by Sarah's friend Ashleigh

I did not know Sarah before Science Olympiad. I heard an announcement at school that there was a new club called Science Olympiad and that it was open to anyone interested in science. I knew that this was something that I would enjoy because I did like science. Like Sarah, I was known as a science dork. I went to the meeting although all my friends thought it was pretty geeky to do so. I showed up not really knowing anyone but immediately felt welcomed by Sarah. I knew that I was going to have a lot of fun working alongside all of these kids that got excited by science as I did.

I was entered in the Robot Ramble competition and was embarrassed because I didn't know had to build one. Sarah and I decided that our best option was to get a remote control car and decorate it to so that it would appear that we had built it. We tore off the frame and put a box on top of it, and then we put a few balloons and bows on it to jazz it up. When we finally got to the competition I could tell how excited Sarah was. To our surprise at the competition we took 1st place in the Robotics event. At the awards ceremony we found out that we (along with our parents) were the only people left from our team. Our team won a couple of ribbons which we both went up and claimed but when it got down to the Robot Ramble event and we realized that our team had placed 1st, we were overcome with excitement. We even got in the local paper with our medals. We shared many comical moments that day including participating in a chemistry event in which we hadn't studied for previous to the actual day. We worked well as a team where I, at this point having no chemistry knowledge, memorized the reactions and the name as I could remember it (such as "NACHO", & "NAHO"). At the event, while struggled with the only sink that squirted water everywhere, I would call off "NACHO" and then Sarah and her computer like brain processed the information and she scribbled down the chemical formula.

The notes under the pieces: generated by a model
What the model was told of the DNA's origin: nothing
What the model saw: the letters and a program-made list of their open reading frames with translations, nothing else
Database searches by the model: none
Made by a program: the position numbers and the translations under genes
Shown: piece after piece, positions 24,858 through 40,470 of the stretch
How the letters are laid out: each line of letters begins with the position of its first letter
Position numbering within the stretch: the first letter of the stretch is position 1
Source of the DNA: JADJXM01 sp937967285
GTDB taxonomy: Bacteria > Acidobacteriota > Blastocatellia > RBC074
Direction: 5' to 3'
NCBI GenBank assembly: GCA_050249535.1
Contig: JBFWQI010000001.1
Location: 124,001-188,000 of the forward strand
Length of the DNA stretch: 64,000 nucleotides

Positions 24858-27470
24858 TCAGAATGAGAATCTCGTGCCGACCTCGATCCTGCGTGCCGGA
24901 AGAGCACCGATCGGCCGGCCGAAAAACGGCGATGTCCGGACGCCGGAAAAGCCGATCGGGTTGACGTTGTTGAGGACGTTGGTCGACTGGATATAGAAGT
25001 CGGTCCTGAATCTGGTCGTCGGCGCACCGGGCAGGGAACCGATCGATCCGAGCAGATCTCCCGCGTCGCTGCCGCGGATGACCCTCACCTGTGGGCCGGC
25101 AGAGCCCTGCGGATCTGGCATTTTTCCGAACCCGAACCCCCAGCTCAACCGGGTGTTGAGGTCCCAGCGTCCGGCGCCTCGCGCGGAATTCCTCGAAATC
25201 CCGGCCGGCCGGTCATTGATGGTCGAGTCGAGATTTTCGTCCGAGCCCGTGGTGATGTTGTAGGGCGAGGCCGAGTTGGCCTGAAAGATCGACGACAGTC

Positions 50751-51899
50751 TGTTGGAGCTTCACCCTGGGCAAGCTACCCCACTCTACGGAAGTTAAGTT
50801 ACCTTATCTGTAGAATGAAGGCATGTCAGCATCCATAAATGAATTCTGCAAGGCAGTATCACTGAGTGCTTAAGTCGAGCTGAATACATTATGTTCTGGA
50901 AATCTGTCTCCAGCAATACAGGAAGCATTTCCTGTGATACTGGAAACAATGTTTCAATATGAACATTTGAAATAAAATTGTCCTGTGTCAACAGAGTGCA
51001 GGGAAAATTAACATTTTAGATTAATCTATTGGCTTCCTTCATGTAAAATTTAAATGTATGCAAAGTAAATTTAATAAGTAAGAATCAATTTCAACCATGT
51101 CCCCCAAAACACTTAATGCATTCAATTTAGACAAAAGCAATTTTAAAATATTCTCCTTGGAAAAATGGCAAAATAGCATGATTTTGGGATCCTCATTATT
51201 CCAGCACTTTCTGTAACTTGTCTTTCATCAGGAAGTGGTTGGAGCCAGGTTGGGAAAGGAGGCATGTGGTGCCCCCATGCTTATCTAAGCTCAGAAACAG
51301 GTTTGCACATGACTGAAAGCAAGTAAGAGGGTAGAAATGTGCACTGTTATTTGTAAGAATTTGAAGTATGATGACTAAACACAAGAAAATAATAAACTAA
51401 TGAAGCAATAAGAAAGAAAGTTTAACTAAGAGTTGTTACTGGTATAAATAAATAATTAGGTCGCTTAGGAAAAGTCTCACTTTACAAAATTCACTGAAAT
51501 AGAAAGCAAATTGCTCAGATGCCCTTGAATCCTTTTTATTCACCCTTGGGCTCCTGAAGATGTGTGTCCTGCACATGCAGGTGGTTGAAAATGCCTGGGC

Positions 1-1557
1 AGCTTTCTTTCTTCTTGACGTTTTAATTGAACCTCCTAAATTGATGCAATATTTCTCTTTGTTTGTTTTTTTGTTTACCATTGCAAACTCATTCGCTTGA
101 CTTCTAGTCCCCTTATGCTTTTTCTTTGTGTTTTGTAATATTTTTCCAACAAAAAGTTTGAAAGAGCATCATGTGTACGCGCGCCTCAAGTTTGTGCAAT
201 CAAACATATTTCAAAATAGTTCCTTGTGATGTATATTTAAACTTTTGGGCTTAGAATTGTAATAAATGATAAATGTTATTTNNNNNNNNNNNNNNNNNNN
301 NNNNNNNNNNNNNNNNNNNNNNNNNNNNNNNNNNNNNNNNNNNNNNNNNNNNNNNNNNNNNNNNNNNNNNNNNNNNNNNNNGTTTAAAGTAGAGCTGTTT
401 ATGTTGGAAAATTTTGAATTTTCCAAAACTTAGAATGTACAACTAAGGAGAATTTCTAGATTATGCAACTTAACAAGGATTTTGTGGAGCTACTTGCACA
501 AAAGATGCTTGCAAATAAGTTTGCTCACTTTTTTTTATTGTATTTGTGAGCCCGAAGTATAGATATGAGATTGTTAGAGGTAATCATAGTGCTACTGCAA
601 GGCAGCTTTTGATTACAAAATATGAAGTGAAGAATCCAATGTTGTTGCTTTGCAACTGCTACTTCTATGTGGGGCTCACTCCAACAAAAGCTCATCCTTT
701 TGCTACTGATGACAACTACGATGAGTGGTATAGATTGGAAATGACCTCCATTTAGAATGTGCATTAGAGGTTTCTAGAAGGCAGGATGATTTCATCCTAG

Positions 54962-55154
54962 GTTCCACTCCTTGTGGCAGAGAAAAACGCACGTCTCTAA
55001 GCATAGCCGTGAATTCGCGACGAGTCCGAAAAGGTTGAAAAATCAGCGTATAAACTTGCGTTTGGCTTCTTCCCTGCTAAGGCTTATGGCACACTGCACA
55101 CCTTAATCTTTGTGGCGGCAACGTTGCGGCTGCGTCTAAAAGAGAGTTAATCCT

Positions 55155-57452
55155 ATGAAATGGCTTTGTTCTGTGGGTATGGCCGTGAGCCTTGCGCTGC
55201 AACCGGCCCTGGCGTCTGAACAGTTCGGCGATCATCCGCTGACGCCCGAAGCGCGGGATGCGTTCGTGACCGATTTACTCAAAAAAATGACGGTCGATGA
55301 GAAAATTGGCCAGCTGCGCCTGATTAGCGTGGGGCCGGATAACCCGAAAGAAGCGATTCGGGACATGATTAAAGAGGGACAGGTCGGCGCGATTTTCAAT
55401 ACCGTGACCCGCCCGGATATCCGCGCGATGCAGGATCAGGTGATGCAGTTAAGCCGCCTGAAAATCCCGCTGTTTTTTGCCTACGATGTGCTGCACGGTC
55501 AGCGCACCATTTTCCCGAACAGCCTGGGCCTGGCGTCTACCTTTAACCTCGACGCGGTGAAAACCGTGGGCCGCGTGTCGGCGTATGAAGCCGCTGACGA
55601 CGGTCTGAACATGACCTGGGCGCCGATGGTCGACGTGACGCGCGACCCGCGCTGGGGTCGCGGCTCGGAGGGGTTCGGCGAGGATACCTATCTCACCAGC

I really enjoyed Science Olympiad and getting to know Sarah. This past summer Sarah and I had gotten together to plan our strategy to recruit new members for the Science Olympiad Team. We came up with the slogan, "Science Olympiad: Where it's Cool to Be a Nerd." We looked at online periodic tables, and laughed at how the British woman pronounced aluminum "al-u-min-yum". We set up a table at Westerville North's schedule pick-up day to try and get students to sign up for the team. Sarah was so excited that she made a bunch of homemade experiments and set up our "robot" with an obstacle course. She was totally into it and kept calling kids over to the table to ask them if they were interested.

When I had heard that Sarah had died I was overcome with feelings. I did not know how this had happened; she was so young and healthy. I, at first, did not want to participate in Science Olympiad this year because I couldn't imagine doing it without Sarah. She lived and breathed science. She was the driving force that held our team together. However, she had worked so hard to get the team established in the first place that I knew she wouldn't want me to end it like that. I ultimately decided that I still wanted to be a part of Science Olympiad because Sarah wouldn't have had it any other way.